There are three enormous concrete flyovers proposed which cross rivers that supposedly have the highest protections in the UK. The scheme would also increase road traffic in the Lake District National Park and World Heritage Site. Astonishingly, National Highways claim this is a ‘benefit’ of the scheme.


The road scheme would result in the permanent loss of 80 hectares of Grade 2 soil and 64 hectares of Grade 3a soil[13]. In addition, some other fields may no longer be viable to farm due to fragmentation.


The road would destroy the site of the Brough Hill horse fair that was granted by Royal Charter in 1330. National Highways have offered an adjacent alternative site for the fair, which the gypsy community say is unsuitable and dangerous, as it is next to a farmyard and a concrete batching plant / haulage business.


Our legal challenge has six grounds that the Secretary of State for Transport has not lawfully considered the impact on the North Pennines and the blanket bog, not properly assessed the poor economic case for the scheme, and did not properly consider the significance of the carbon emissions from the scheme. We are firstly seeking permission to bring the case, and are crowdfunding to pay the legal costs.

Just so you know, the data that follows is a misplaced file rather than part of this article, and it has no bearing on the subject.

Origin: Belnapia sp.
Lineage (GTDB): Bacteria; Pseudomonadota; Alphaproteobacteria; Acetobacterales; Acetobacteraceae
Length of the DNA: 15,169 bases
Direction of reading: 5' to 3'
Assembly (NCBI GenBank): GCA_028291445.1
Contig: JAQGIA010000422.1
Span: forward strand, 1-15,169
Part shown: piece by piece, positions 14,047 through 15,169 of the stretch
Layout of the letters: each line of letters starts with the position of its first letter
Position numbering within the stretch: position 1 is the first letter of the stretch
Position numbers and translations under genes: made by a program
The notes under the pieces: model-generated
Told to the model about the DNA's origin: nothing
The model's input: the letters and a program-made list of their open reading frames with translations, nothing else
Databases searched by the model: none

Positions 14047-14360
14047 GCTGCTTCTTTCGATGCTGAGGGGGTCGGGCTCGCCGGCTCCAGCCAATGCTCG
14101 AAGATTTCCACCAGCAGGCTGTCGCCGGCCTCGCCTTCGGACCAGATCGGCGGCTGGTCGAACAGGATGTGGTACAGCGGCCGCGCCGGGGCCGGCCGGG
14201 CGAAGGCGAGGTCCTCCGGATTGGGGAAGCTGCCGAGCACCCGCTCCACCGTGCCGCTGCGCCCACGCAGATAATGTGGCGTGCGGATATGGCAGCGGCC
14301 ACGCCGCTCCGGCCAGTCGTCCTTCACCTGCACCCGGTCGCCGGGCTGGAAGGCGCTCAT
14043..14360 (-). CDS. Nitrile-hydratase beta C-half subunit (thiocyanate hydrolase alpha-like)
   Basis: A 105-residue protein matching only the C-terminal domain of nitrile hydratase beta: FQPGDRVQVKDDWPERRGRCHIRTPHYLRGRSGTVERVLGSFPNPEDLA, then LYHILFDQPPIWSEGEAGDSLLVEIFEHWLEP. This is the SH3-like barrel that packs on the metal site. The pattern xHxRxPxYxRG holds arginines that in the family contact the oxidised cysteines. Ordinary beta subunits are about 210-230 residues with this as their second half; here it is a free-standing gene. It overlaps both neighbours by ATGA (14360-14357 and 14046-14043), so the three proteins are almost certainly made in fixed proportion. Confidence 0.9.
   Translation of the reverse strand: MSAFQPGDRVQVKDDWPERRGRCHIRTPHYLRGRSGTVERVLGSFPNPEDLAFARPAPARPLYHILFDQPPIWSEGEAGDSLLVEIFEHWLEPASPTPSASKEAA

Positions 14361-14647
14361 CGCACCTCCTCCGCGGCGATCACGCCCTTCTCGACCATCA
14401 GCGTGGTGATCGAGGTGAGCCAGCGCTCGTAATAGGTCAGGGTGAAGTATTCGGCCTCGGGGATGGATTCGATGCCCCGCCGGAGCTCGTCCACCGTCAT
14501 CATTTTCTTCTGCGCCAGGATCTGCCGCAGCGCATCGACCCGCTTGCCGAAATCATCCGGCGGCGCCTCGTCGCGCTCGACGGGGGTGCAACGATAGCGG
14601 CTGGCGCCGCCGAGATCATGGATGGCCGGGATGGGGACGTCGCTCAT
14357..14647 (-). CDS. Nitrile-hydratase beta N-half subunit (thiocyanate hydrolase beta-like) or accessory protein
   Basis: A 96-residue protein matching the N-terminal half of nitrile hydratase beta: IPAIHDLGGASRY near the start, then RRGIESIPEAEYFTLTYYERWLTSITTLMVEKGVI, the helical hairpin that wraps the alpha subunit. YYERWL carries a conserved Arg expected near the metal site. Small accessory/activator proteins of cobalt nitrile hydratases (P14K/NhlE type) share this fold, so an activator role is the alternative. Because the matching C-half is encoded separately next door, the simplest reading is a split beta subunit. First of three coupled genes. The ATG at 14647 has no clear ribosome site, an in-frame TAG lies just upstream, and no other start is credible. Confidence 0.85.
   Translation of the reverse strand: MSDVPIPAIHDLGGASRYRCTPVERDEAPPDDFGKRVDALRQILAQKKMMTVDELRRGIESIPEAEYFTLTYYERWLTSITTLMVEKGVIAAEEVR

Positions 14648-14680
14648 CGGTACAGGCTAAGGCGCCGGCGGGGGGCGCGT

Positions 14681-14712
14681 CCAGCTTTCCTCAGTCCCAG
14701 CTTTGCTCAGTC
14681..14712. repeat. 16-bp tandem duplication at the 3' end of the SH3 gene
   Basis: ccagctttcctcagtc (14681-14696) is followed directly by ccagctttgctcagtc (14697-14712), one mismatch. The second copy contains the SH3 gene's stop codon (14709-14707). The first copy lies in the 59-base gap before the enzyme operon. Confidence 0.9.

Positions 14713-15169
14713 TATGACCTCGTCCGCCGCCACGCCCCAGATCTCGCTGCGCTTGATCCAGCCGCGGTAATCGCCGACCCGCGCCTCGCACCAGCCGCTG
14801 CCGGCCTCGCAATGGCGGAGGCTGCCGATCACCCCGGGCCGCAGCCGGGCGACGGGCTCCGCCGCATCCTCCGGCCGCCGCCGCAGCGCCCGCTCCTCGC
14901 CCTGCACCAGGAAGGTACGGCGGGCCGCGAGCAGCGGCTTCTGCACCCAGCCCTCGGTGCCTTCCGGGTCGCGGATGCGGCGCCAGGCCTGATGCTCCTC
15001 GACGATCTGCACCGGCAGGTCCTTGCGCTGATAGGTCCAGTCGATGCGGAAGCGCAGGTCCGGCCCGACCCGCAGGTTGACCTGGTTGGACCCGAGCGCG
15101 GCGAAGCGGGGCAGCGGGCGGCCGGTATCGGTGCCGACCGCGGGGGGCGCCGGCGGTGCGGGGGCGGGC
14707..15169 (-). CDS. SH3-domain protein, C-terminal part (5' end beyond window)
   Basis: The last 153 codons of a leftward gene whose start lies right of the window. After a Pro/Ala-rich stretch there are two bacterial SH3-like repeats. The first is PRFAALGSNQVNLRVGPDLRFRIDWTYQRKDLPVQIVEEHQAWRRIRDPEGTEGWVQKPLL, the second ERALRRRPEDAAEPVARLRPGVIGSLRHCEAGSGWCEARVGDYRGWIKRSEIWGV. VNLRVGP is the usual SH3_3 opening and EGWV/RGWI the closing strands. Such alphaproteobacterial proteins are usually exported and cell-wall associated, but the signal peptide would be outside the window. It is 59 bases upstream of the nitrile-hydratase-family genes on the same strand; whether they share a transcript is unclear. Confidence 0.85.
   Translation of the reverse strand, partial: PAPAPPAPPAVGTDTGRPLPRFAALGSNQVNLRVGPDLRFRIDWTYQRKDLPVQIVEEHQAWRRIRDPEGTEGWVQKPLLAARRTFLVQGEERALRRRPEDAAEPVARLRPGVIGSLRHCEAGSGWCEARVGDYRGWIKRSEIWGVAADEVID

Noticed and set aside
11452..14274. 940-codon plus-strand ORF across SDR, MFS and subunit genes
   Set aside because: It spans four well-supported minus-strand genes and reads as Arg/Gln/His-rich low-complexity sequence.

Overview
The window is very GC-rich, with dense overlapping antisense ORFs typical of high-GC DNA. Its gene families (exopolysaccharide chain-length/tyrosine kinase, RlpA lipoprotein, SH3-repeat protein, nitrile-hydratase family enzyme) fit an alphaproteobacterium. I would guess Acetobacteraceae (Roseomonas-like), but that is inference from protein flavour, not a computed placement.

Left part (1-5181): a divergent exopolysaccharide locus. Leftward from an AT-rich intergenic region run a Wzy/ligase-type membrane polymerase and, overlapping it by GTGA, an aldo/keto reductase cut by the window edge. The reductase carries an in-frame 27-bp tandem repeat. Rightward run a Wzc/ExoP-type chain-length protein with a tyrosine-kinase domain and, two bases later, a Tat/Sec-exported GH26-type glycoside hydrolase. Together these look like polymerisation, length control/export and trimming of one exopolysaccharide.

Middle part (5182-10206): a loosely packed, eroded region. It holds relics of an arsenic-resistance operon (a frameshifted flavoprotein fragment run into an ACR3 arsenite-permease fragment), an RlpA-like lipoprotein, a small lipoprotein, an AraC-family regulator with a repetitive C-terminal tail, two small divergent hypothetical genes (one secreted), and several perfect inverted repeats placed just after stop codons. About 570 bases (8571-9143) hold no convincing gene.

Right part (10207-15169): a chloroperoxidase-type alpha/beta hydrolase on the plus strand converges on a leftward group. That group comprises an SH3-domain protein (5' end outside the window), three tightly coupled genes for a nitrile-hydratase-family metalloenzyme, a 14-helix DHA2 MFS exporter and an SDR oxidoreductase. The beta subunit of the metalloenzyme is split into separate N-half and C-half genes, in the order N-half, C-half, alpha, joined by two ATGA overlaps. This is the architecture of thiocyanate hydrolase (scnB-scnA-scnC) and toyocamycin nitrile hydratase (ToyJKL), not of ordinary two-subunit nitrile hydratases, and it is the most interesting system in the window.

To find out more about this scheme, the following are helpful:

Examining Authority’s Recommendations Report
Secretary of State’s Decision Letter
TAN’s representations to the DCO examination
Friends of the Lake District’s representations to the DCO examination on landscape
Dr Andrew Boswell’s representations to the DCO examination on climate change


[1] Examining Authority’s Recommendations Report, December 2023, paragraph 4.9.14

[2] Examining Authority’s Recommendations Report, December 2023, paragraph 4.9.13

[3] A66 Northern Trans-Pennine Funding Statement, National Highways, June 2022, paragraph 2.1.1

[4] Examining Authority’s Recommendations Report, December 2023, paragraph 4.4.40

[5] A66 Northern Trans-Pennine Project, 3.7 Transport Assessment (Rev2) Clean, National Highways, January 2023, Table 9-9

[6] A66 Northern Trans-Pennine Project, 3.7 Transport Assessment (Rev2) Clean, National Highways, January 2023, Table 9-7

[7] A66 Northern Trans-Pennine Project, 3.7 Transport Assessment (Rev2) Clean, National Highways, January 2023, Table 9-5 and paragraph 9.4.11

[8] Decision Letter for A66 Northern Trans-Pennine, Department for Transport, 7 March, 2024, paragraph 224

[9] 2021 Road safety performance overview, National Highways, 2023, Table 2

[10] 2021 Road safety performance overview, National Highways, 2023, Table 2

[11] Examining Authority’s Recommendations Report, December 2023, paragraph 4.8.23

[12] https://news.sky.com/story/half-a-million-trees-have-died-next-to-one-21-mile-stretch-of-road-national-highways-admits-12836768

[13] Examining Authority’s Recommendations Report, December 2023, paragraph 6.2.9